Journalism Education issue 6.2, the journal of the Association for Journalism Education, a body representing educators in HE in the UK and Ireland. The aim of the journal is to promote and develop analysis and understanding of journalism education and of journalism, particularly when that is related to journalism education.
Introduction by Roy Krøvel, Professor of Journalism, Oslo and Akershus University College of Applied Sciences.
The authors of this collection of articles met in Oslo last year at the annual conference on journalism, war and conflict to reflect on the role of journalism education in improving the safety of journalists.
Journalists around the world are being murdered at a staggering rate. Over the last ten years, more than 800 journalists have been killed, according to Unesco. Many more are suffering abuse, threats or are being silenced in other ways. The many safety problems faced by journalists is a serious problem for journalists and the media. Perhaps of equal importance, it is a serious problem for the societies were these journalists live and work. Unsafe working conditions for journalists limits free speech, makes transparency impossible and undermines participation and democracy. Increasingly, international bodies such as the United Nations are becoming aware of the importance of protecting journalists from violence.
In 2013, the United Nations General Assembly adopted a resolution that proclaimed 2 November as the ‘International Day to End Impunity for Crimes against Journalists’ (IDEI). Unesco followed up by, among other things, developing an academic research agenda on the topic of safety of journalists. Among the recommendations is to provide safety education and training for journalists and to strengthen media education research. Most journalists being killed live and work in countries in Latin America, Africa or Asia. They are typically working for local newspapers being published in regions troubled by long lasting violent conflicts.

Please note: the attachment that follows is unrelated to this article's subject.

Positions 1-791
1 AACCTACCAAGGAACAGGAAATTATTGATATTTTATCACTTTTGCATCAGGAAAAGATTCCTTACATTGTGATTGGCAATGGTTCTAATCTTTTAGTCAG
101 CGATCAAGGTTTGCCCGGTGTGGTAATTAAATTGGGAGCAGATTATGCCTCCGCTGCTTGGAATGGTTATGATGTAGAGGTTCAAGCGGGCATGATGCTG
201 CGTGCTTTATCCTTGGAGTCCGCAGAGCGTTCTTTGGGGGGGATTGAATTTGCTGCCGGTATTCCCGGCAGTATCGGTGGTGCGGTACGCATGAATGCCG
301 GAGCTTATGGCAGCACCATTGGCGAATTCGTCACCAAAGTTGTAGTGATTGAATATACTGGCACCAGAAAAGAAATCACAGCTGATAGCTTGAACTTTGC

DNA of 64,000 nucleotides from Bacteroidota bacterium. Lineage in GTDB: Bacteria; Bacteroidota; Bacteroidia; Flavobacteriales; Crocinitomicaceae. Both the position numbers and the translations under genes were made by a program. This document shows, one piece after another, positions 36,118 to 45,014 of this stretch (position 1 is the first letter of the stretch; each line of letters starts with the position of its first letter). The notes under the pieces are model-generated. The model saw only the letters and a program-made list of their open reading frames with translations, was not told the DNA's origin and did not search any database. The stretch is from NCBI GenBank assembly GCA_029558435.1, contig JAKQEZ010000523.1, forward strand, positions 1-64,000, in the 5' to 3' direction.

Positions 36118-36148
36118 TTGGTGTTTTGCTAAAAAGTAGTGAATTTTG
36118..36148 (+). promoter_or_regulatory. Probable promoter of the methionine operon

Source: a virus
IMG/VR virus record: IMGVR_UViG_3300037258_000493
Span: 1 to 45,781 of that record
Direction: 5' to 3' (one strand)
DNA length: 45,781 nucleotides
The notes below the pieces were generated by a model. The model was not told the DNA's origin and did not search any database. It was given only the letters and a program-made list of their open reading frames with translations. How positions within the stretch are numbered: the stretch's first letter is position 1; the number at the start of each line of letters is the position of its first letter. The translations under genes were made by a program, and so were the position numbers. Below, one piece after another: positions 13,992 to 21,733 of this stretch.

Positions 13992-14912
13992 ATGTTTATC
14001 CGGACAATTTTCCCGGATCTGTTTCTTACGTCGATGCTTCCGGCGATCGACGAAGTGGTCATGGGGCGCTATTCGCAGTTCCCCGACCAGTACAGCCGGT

This section therefore focuses on journalism educations and safety of journalists in regions of the world that are experiencing violent conflict. Additionally, it contains articles on safety training of European journalists covering international conflicts and journalism students doing fieldwork in conflictive and dangerous environments.
The articles raises a number of issues related to safety education and training for journalists. Several articles investigate the role of international NGOs providing safety training in Asia or Africa. Others underline the need for deep knowledge of local contexts and underlying causes of the conflicts. Many deal with the responsibility of universities and journalism educations to provide research-based safety education appropriate for local contexts. The authors share the view that much more research is needed in order to provide students with the education necessary to improve the safety of journalists around the world
You can download the full text of the journal here: Journal 6.2 full text
Book reviews: The domination of Brexit; Brexit, Trump and the Media; Local Journalism in a Digital World; The Fourth Estate: Journalism in Twentieth-Century Ireland; All Out War – The Full story of How Brexit Sank Britain’s Political Class; The Bad Boys of Brexit: Tales of Mischief, Mayhem and Guerilla Warfare in the EU Referendum Campaign; Unleashing Demons – The Inside Story of Brexit; The Brexit Club